• Security camera footage shows that the supermarket owner was confronted and attacked on December 30. (9News.com.au)Source: 9News.com.au
Security-camera footage shows the man was outnumbered six-to-one and punched in the head.
NITV Staff Writer

21 Jan 2019 - 5:00 PM  UPDATED 21 Jan 2019 - 5:00 PM

A group of people attacked staff at a Perth supermarket after the store owner allegedly detained a nine-year-old Aboriginal boy for shoplifting a bottle of soft drink.

The 41-year-old man has been charged with aggravated common assault and deprivation of liberty.

No charges have been made against those behind the alleged retaliation attack.

Security-camera footage shows six people corner the store owner and punch him twice in the head during the December 30 incident.

More people then enter the store, vandalise property, and ransack shelves as customers look on.

Supermarket items and rocks are thrown at staff. One staff member is covered with debris and takes cover behind the counter as a young woman takes cartons of cigarettes without paying.

Minutes earlier, the store owner grabbed the nine-year-old boy, in an effort he later claimed was to stop the boy from leaving the store. The store owner then locked the boy in an office at the back of the store.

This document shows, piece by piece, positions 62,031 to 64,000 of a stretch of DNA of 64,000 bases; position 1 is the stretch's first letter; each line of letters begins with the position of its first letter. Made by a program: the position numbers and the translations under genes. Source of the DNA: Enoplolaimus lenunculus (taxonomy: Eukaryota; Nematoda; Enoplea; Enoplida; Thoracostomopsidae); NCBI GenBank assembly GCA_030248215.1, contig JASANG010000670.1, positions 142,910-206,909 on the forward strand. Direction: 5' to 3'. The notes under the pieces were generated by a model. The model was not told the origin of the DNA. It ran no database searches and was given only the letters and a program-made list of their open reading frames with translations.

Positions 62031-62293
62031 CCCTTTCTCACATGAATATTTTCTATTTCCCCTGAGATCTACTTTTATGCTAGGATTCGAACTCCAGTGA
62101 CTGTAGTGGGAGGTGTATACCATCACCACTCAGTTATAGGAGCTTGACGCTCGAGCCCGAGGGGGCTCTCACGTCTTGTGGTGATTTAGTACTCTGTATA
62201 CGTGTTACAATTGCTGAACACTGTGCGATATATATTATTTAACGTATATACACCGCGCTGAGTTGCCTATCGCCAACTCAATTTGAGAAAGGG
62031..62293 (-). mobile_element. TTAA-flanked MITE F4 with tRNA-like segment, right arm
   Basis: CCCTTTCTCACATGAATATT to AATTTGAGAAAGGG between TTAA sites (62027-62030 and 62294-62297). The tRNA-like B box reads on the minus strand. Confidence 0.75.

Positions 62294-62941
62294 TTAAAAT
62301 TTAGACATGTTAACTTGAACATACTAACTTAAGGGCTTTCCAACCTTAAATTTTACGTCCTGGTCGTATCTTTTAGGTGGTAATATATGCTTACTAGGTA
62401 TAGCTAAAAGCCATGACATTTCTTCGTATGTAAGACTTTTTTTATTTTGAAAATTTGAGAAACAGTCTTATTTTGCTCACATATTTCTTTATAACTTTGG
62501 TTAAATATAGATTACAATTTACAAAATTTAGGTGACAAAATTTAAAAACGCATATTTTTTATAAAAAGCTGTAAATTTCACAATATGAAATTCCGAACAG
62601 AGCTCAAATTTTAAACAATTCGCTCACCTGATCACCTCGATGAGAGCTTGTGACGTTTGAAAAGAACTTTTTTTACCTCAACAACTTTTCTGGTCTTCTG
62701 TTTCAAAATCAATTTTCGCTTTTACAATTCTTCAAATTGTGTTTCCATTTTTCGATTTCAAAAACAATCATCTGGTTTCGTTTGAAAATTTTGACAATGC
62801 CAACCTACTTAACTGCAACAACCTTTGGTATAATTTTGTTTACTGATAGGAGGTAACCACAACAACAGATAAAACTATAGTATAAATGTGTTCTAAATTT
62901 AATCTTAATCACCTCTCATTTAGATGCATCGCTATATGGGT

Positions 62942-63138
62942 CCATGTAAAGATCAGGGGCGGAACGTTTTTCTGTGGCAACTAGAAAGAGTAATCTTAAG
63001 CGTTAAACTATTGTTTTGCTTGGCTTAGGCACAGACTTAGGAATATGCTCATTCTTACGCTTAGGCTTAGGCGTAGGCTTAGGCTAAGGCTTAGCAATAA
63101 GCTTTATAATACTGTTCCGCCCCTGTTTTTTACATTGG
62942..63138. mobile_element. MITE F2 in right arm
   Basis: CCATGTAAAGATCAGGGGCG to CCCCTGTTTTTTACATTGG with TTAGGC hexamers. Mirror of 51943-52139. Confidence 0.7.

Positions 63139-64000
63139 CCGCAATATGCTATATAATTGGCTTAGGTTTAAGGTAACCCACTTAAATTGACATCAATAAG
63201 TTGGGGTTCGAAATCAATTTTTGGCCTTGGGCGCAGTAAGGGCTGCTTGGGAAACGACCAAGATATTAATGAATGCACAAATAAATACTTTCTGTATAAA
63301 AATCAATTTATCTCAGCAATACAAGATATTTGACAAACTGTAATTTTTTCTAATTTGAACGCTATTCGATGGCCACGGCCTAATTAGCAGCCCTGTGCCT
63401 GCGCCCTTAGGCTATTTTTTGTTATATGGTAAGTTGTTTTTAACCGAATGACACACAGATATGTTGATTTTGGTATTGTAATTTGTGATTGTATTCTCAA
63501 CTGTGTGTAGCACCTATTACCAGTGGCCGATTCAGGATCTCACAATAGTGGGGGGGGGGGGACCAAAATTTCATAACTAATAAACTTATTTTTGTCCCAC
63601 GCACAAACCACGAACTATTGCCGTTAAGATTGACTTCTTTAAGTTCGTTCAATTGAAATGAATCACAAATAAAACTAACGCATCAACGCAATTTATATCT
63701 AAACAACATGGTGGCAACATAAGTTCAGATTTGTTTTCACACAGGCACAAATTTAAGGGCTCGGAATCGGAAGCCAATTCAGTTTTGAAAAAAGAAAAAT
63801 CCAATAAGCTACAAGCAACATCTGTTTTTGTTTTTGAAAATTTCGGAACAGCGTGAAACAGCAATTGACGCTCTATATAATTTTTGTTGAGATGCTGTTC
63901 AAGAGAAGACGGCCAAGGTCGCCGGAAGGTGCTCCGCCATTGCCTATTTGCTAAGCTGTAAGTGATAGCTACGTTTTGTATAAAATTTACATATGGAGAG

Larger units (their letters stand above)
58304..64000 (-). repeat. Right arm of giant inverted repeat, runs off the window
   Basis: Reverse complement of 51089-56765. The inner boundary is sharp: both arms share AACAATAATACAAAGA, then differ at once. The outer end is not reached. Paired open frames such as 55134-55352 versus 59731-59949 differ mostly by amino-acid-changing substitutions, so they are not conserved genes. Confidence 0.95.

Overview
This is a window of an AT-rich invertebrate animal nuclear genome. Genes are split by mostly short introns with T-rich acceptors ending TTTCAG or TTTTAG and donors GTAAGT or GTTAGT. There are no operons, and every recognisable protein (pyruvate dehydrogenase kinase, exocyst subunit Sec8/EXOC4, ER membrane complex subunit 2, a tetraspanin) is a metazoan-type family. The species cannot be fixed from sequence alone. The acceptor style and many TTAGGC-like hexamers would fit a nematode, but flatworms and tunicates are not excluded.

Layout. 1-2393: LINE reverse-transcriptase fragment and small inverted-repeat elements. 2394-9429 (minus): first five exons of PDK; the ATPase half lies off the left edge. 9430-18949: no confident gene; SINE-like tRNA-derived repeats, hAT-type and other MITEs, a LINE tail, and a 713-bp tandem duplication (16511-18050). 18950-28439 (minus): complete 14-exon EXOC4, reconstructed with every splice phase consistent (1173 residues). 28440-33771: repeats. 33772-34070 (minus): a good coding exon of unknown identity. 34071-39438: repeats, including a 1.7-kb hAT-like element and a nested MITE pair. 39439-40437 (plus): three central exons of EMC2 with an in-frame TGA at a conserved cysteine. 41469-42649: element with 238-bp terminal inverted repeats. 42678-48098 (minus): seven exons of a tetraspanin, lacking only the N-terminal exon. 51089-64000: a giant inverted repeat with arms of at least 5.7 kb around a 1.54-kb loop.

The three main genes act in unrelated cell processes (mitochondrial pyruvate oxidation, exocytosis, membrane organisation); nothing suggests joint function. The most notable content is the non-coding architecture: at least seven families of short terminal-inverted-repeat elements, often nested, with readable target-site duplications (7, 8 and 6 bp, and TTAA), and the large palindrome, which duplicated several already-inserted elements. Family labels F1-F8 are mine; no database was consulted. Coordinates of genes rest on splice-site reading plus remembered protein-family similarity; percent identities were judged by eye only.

The boy’s mother previously told NITV that he had been detained in a “cage”.

She said her son also sustained a number of injuries after he broke a window in an attempt to escape.

Photographs show cuts to the boy’s head, hands and arm.

Mervyn Eades, the founder and CEO of Ngalla Maya Aboriginal Corporation, who has been acting as a spokesman for the family said there was no excuse for the shopkeeper’s actions.

“No one has the right to handle anyone’s children, no matter what colour they are,” he said.

Mr Eades said the boy has been left traumatised.

John Hammond, a lawyer for the shopkeeper, said the shop owner intended to detain the child until police arrived but the group arrived first.

“My client's shop is getting regularly robbed, he's regularly copping tirades of abuse from customers and he's had enough,” he told the Nine Network.

Mr Hammond also said the shopkeeper migrated from Iran 18 months ago to pursue a safer and more peaceful life.

“Store owners need to be given greater protection by the law,” he said.

“Arguably there’s a need to change the law so that you can take greater steps to protect your property and your person.”

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